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Thread: Toddler caught fibbing

  1. #1

    Toddler caught fibbing

    My niece is like a daughter to me and I help take care of here whenever her Mum is doing errands.

    Lately, though, I noticed that she's starting to learn how to fib and she can barely speak straight! This concerns me since she's not my daughter but I want to make sure that she doesn't do it again.

    Do you have an advise to an aunt who would like to cut that bad habit from her without stepping on her Mum's toes?

  2. #2
    Senior Member

    Join Date
    Feb 2014

    How old is your niece?
    Can you explain more what you mean that she can barely speak straight?

    Im assuming that her speech is difficult to comprehend....if so....her age is a factor that would play into the issue.

    Will be checking back.

  3. #3
    She's just 3 years old and she understands simple questions already. She knows how to answer 'yes/no' questions.

    She usually says 'yes' to any question whenever she wants to get her way even though she didn't really do it. For example, I asked her if she already ate breakfast, she would always say 'yes' because we let her play after breakfast. After I check with the nanny, she actually hasn't eaten yet so I tell her off that she can't play until after she's eaten. She would walk away from me at this point and go to her nanny who in turn would try to cajole her to eat.

    These kinds of things are happening more frequently nowadays and the whole family feels that she shouldn't be spoiled but we don't want her Mum to feel that we're taking over her role. We just want to do our share in helping bring up a good, honest girl.

  4. #4
    Dears wants2bemum,

    This is totally normal for a 3 year old. Actually it is an important developmental phase. Dr. Sears (the famous attachment parenting pediatrician) says this on the topic:

    'Preschoolers usually can’t (or don’t want to) distinguish fact from fiction. To a four- or five-year-old, Snow White and the Seven Dwarfs exist somewhere. Most children don’t begin to understand truth and falsehood until the age of seven – the age of reason.'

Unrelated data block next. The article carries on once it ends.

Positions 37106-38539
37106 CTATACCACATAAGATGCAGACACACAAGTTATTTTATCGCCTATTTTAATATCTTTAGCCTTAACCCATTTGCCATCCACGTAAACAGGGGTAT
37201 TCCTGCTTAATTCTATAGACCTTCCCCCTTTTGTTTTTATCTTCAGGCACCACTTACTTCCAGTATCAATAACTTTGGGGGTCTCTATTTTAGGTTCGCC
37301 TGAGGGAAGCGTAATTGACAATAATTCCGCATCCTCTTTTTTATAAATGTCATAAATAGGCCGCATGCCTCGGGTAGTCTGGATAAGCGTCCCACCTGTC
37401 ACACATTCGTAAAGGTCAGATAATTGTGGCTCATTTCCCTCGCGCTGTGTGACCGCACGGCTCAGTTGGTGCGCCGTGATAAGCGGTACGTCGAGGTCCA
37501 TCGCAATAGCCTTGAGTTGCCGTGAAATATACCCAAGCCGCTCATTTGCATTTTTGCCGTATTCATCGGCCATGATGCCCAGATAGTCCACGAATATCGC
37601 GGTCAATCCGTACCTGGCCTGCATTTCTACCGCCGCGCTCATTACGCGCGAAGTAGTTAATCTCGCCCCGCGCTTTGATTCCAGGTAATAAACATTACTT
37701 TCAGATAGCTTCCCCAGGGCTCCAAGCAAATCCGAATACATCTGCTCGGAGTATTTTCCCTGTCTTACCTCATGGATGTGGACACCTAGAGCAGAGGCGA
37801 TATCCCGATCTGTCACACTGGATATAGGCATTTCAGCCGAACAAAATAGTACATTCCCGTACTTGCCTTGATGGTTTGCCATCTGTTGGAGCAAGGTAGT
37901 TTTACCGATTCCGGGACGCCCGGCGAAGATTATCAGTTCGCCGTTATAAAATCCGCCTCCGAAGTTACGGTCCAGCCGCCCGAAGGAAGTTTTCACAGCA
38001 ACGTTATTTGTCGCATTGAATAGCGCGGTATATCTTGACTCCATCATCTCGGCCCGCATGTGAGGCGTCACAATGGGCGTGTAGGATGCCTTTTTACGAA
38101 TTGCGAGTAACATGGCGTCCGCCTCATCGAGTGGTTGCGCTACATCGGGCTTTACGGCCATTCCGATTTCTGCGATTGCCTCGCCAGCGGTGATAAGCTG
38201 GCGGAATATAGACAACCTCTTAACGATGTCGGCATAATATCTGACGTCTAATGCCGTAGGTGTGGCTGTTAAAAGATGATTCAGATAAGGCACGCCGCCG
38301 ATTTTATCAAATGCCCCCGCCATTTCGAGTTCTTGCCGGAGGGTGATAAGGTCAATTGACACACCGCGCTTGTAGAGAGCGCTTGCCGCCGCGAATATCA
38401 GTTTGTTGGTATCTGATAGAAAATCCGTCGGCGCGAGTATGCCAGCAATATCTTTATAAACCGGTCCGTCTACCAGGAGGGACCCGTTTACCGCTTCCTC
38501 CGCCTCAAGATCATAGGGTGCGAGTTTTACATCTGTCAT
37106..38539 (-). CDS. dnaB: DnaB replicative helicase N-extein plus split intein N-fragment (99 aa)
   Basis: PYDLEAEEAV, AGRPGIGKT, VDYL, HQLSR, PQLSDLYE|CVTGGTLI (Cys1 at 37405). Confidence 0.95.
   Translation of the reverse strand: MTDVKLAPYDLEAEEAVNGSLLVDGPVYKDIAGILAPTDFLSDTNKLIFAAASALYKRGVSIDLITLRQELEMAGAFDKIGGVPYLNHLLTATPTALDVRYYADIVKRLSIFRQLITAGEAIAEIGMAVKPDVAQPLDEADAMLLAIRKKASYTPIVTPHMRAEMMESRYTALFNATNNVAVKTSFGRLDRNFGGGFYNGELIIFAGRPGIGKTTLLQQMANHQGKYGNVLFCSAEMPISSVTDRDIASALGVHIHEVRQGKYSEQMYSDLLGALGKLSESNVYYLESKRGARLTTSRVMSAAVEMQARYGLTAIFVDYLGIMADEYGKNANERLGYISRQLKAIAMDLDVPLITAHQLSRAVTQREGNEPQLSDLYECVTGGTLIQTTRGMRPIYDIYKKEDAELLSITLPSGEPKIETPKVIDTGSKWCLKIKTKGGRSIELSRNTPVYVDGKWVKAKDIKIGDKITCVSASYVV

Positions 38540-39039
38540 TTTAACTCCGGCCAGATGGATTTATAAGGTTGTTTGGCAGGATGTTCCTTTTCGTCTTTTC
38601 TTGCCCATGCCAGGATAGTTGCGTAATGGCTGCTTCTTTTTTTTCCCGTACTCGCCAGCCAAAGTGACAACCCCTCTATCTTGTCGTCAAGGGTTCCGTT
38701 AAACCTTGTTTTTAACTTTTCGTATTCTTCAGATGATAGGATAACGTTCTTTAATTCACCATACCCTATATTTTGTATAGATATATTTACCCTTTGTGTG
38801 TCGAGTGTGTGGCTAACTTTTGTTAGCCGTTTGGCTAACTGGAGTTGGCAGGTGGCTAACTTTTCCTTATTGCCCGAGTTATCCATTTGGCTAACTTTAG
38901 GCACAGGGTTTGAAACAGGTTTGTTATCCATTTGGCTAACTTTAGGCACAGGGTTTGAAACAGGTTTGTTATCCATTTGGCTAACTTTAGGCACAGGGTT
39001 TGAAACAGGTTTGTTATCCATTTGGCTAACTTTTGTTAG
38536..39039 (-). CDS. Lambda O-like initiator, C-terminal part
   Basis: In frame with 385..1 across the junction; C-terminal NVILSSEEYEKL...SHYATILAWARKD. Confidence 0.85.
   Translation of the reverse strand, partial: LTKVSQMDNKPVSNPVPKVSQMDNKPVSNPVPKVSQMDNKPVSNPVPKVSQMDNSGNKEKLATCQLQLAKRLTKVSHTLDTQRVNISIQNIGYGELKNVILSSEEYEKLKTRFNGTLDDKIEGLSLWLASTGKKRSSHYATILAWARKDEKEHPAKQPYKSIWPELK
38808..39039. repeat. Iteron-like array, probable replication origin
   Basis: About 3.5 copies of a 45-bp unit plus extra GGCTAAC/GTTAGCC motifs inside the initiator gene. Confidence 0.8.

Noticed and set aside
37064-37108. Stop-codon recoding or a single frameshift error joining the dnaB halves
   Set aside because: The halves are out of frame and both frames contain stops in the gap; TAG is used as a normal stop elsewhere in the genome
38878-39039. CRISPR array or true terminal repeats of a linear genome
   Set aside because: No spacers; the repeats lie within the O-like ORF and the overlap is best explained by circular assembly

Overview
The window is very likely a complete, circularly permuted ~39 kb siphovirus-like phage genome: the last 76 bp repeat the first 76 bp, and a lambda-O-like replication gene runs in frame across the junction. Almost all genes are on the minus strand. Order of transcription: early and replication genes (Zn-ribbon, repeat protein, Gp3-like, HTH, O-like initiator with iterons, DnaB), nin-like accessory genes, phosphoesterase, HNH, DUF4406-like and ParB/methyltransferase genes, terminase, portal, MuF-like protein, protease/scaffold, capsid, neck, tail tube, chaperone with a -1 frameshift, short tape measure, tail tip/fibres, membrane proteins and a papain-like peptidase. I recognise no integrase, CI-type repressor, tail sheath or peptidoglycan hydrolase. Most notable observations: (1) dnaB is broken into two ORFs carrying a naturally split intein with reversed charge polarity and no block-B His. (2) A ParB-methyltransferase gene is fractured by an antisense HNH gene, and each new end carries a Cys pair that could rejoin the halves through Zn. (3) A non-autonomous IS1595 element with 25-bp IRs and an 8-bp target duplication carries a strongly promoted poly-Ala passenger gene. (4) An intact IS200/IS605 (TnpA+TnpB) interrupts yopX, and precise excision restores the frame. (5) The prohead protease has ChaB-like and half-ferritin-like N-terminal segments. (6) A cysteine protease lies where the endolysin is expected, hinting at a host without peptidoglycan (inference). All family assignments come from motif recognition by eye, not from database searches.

We don't need to stop children of this age 'lieing' - they are learning to be creative, use their imagination and are starting to comprehend complicated emotions such as pleasing an adult. It is a wonderful age to engage in imaginative conversations with children and to ignore or gently joke with them (but not at them) about things that they say that aren't quite as things are.

    For the full Dr. Sears article on this have a look at: 5 Reasons Kids Lie.

    Your niece sounds lovely.
    Warm wishes,

  5. #5
    Senior Member

    Join Date
    Feb 2014

    I completely agree with you, this is a normal behavior for a 3 year old.
    I second Dr. Sears wisdom on attachment parenting, his articles are great.

    I do hope the OP can read up on his website.


  6. #6
    Thanks sunnymumof5. Yes Dr. Sears' work has given me countless times of reassurance and often restored my confidence that following my instincts and being child-led really is best for the child.


  7. #7
    Thanks ljmarsden and sunnymumof5! She really is a lovely child and sometimes I feel she's like a daughter since I don't have my own yet. I didn't realize there is such a stage that I can actually let some of these things pass since it's normal behavior. I understand as well though that it won't always be like this. Good thing I asked! When we have our own child, at least I know how to deal with these dilemmas and I won't overreact which I guess is a tendency for a first time mum. Cheers!

  8. #8
    Senior Member

    Join Date
    Feb 2014
    How wonderful that you are figuring this all out before hand!
    You will be a wonderful mum to a precious little one, some day.

  9. #9
    Yes indeed sunnymumof5 - what a wonderful mum you will be wants2bemum

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